Indicators (specify what to measure- in qualitative/quantitative terms)
Source of information (where you can get the necessary information)
Promote good health and economic development in the State of Lor in Nissa through the provision of adequate water supply and sanitation services
- Service level by population served
- Statistics for incidences of water-related diseases in Lor since 2000 and incidences of outbreaks of epidemics
National reports on water and sanitation coverage.
Statistics of the Ministry of Health regarding incidence and trends of water-borne diseases or epidemics.Results of Governmental or NGO surveys
Purpose( specific objective)
Raise the demand level from about 35 litres/capita/day in 2000 to 106 litres/capita/day for an estimated population of about 400 000 by the year 2010
- Demand level liter/capita/day of 2000 and 2010
- Lor State Water Board’s operational and commercial statistics- Project Completion report
Alleviate the shortage of drinking water required for domestic, social and economic uses by improving the water treatment facility and the reticulation systems
- Capacity of the water treatment facility to increase by 45 500 m3/day.
- Lor State Water Board’s operational and commercial statistics- Supervision reports.
2nd Result- Activities
The Water Project Toolkit suggests checklists in order to make sure that the Evaluation Report contains the necessary information. These can be used to help build your evaluation tool by suggesting what should be considered in the evaluation of a project. Based on the above mentioned case study, the following table shows how to use the Water Project Toolkit checklist and what should be done to improve the impact of the project.
Evaluation main findings
Water Project Toolkit checklist (chapter 10)
The project goal of improving the health of people was relevant to the country’s overall macro-economic policy but the achievement was only partial as the benefits did not fully reach the poor.
Sector issues and institutional arrangements were not fully dealt with at the time of project formulation.
Project objectives were in line with water sector goal but lack integrated approach.
Provision should be made for effective inter-agency and inter-sector planning. If this was weak, lessons should be learnt for the future. Therefore examine:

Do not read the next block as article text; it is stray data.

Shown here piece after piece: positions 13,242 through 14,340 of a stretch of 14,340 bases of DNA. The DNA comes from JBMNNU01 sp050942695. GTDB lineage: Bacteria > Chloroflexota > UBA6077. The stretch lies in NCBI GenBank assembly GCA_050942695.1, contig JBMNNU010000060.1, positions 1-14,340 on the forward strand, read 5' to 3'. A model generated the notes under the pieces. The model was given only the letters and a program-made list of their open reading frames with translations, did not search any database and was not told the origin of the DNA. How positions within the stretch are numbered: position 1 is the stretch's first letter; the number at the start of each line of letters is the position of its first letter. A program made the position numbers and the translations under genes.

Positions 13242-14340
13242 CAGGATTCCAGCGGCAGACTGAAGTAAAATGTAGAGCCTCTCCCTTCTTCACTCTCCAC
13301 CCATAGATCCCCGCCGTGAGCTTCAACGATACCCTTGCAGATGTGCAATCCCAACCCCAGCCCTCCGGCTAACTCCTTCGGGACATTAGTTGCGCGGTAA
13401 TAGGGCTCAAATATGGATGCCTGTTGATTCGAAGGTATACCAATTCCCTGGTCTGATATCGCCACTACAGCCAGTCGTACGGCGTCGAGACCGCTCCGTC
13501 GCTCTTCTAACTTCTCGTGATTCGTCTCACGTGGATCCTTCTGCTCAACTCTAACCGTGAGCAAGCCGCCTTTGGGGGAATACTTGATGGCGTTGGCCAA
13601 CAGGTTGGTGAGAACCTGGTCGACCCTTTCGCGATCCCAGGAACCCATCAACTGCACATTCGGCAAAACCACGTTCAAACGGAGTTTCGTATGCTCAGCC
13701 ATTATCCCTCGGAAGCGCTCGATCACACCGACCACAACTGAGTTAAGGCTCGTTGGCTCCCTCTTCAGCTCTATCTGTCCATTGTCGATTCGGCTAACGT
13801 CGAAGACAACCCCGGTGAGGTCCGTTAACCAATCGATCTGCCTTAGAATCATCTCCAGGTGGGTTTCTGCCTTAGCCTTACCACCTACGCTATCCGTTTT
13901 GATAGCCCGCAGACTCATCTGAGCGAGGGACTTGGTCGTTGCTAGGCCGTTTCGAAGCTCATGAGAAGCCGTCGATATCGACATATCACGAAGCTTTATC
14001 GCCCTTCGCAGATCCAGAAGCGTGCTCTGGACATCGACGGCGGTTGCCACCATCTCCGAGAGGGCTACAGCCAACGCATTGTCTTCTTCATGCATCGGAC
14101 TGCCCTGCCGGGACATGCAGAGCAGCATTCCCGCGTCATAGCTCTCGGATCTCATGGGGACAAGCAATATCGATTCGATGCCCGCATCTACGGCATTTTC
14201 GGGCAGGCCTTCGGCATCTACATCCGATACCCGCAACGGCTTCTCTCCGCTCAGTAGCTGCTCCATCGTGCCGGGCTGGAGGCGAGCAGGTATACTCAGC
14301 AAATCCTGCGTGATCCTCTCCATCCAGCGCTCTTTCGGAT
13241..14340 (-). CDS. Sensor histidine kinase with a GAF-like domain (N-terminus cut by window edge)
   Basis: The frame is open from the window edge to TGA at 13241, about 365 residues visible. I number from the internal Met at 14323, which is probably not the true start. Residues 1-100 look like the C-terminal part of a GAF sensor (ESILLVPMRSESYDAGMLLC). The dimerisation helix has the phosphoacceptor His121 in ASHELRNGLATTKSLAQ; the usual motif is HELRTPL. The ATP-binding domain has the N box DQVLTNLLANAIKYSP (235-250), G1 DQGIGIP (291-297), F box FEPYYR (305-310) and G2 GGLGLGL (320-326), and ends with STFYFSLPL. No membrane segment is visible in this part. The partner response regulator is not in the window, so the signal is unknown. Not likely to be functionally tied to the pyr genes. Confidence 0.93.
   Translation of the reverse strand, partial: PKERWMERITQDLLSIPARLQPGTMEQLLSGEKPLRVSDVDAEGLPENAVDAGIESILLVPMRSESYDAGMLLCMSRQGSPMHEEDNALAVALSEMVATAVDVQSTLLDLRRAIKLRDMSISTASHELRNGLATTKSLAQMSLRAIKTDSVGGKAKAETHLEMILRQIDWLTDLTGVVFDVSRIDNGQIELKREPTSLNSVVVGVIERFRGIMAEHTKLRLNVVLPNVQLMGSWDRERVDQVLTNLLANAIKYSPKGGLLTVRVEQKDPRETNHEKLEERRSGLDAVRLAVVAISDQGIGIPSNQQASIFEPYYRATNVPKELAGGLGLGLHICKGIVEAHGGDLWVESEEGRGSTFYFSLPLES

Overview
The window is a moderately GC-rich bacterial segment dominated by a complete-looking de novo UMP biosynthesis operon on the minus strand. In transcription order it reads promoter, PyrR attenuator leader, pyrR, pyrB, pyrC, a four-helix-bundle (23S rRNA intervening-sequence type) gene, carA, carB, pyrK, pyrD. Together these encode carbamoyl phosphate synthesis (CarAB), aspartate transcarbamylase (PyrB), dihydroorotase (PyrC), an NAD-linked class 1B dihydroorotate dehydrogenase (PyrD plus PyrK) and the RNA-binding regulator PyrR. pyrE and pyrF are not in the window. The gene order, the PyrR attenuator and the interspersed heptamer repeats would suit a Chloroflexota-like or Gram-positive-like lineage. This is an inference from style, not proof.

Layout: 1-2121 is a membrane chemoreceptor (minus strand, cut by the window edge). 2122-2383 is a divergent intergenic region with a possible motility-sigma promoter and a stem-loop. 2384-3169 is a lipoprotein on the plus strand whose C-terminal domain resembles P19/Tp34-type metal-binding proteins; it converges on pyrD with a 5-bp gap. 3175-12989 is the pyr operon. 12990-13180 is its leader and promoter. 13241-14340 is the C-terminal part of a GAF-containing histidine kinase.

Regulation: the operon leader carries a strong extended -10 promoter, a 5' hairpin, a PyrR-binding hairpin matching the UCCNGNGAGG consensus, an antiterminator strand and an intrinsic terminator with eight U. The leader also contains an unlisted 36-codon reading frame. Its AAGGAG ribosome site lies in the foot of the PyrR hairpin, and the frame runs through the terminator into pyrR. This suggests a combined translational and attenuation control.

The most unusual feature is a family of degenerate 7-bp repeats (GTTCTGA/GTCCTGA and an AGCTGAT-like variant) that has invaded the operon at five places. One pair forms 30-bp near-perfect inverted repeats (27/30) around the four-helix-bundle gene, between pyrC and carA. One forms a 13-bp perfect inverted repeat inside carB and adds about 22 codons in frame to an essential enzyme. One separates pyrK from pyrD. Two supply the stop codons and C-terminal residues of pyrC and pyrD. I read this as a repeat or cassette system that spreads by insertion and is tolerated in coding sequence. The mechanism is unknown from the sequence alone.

p.193 Institutional and management Principles
Implementation of the plant construction process was satisfactory; however some original components were not implemented, such as the replacement of 50 km of distribution lines and the provision of technical assistance for institutional development.
Poverty alleviation and gender:
Women have benefited from the project, and the attendance to school of children, particularly girls, improved considerably in areas served by the project (Ministry of Health statistics). However the service’s coverage of the urban poor is inadequate. Provision of consumer connections in high density areas lagged behind those provided to the better-off sections of the community.
! No baseline data or indicators were set at the programming and identification stage to really evaluate the poverty alleviation and gender impact!
The additional water supply generated additional wastewater which was not addressed. Lack of proper sanitation and drainage affected some areas and helped spread disease.
Transfer of technology:
Little has been achieved; qualified staff are still made up of only a few top-level officials. Disbursements by components were not strictly observed and funds allocated for technical assistance were used to cover cost overrun in the physical component of the project.
Ownership by stakeholders and user groups of services provided by the project is essential in ensuring sustainability. Therefore examine: